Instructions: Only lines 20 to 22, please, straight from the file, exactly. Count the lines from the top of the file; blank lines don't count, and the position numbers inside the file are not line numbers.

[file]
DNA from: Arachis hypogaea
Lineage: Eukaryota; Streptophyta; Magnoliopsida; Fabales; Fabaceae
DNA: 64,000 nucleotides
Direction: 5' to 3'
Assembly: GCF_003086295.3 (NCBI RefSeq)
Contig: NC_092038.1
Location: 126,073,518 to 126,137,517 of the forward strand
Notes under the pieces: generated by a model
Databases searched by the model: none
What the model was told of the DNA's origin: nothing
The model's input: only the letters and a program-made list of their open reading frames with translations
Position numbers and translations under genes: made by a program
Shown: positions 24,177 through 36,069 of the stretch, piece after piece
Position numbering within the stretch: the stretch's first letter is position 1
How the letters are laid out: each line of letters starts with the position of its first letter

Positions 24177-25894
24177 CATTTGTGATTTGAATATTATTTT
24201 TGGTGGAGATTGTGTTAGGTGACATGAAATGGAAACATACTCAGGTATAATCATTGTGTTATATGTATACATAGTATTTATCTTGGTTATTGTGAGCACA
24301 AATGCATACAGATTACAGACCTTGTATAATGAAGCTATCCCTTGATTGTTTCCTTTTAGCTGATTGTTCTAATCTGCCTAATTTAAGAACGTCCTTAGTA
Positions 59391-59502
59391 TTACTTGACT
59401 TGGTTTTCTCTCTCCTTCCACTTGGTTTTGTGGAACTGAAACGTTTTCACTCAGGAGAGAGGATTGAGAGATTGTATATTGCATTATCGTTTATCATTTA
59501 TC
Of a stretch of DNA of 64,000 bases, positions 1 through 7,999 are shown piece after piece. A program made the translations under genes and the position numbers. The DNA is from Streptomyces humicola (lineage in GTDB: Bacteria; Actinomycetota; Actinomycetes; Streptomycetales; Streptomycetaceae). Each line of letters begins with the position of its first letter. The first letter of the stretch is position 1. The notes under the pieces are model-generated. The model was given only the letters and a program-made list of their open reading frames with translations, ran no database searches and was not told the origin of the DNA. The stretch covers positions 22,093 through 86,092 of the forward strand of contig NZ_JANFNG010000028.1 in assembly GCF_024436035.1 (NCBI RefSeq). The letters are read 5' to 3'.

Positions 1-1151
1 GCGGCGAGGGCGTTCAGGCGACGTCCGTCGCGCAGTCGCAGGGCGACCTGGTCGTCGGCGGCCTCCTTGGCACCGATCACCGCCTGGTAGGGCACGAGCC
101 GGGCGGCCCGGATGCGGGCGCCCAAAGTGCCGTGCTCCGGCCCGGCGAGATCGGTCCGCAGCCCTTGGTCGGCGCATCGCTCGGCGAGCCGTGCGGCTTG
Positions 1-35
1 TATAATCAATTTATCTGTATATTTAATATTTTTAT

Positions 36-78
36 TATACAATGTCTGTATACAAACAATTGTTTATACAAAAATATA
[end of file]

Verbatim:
Positions 59391-59502
59391 TTACTTGACT
59401 TGGTTTTCTCTCTCCTTCCACTTGGTTTTGTGGAACTGAAACGTTTTCACTCAGGAGAGAGGATTGAGAGATTGTATATTGCATTATCGTTTATCATTTA